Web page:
Monitoring of malaria vectors is important for designing and maintaining effective control interventions as changes in vector-feeding habits can threaten the efficacy of interventions. At present, human landing catches remain the most common method for monitoring malaria vectors of the Anopheles punctulatus complex, including the Anopheles farauti group. The aims of this study were to evaluate the efficacy of different lures and fan-powered traps, including an odour blend that has been demonstrated to be attractive to African anophelines, in Queensland, Australia.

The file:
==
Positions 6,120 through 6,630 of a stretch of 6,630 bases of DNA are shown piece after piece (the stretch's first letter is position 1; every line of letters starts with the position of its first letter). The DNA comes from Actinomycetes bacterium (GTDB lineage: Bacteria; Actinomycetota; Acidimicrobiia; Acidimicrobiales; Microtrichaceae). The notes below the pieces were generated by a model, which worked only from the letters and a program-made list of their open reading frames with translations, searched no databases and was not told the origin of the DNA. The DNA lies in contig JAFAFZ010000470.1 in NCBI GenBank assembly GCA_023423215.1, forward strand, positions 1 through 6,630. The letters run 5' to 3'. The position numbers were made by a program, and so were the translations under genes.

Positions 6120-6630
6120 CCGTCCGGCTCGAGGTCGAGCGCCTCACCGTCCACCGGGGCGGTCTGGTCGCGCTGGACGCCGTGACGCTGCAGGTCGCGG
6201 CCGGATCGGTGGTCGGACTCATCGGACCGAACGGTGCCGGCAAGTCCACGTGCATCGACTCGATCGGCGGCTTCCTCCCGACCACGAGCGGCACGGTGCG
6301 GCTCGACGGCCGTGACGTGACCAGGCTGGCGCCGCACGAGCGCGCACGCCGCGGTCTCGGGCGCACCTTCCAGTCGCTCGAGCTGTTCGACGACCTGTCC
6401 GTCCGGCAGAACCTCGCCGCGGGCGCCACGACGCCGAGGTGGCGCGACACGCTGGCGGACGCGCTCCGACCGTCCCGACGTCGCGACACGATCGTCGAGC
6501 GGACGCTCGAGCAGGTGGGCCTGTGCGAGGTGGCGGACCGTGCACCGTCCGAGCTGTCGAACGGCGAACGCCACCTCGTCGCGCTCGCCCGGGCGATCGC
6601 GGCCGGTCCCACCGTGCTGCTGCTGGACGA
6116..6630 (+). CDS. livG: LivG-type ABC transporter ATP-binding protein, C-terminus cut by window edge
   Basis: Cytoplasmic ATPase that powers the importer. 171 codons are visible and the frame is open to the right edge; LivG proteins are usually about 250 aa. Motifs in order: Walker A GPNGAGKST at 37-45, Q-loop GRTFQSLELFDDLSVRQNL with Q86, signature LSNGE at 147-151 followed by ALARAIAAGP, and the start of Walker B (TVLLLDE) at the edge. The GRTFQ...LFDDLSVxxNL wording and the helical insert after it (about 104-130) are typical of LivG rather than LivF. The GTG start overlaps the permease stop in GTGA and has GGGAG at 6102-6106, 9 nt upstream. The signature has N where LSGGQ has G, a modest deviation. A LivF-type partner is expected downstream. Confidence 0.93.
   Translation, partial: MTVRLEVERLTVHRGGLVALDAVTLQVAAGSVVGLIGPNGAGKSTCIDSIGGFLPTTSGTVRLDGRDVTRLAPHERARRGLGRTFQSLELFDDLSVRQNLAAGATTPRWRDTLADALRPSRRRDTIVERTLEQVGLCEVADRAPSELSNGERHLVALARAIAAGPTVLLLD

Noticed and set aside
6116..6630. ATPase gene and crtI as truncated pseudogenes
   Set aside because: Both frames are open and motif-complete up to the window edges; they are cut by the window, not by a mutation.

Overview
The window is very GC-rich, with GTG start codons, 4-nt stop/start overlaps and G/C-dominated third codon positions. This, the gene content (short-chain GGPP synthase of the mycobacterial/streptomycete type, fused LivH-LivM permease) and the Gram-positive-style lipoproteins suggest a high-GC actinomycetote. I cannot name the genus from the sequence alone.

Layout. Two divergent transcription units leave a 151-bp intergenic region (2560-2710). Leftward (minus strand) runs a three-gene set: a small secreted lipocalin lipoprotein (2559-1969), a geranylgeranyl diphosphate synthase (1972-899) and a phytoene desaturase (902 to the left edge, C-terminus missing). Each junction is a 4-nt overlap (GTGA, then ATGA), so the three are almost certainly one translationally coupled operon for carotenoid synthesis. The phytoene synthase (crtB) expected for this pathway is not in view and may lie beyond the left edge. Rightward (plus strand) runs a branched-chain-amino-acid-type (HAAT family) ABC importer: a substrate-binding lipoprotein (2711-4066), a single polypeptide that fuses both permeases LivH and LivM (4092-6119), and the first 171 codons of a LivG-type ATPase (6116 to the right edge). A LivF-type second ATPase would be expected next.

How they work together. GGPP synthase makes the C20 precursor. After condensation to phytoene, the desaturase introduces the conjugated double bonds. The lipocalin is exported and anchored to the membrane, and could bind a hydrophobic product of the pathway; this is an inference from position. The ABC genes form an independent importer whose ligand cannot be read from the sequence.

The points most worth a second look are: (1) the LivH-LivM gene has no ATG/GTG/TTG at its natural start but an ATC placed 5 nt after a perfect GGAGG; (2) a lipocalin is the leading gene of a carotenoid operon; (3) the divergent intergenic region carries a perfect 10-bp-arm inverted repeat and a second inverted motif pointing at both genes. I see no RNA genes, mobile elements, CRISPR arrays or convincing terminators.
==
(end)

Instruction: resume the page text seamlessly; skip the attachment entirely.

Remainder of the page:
This is an exciting laboratory-based opportunity to work with members and collaborators of Menzies Global Health Division on a variety of molecular aspects of malaria, including drug resistance, parasite genetics and epidemiology.
New drugs are needed to help overcome the increasing problem of drug resistance in parasites that cause diseases such as malaria and trypanosomiasis.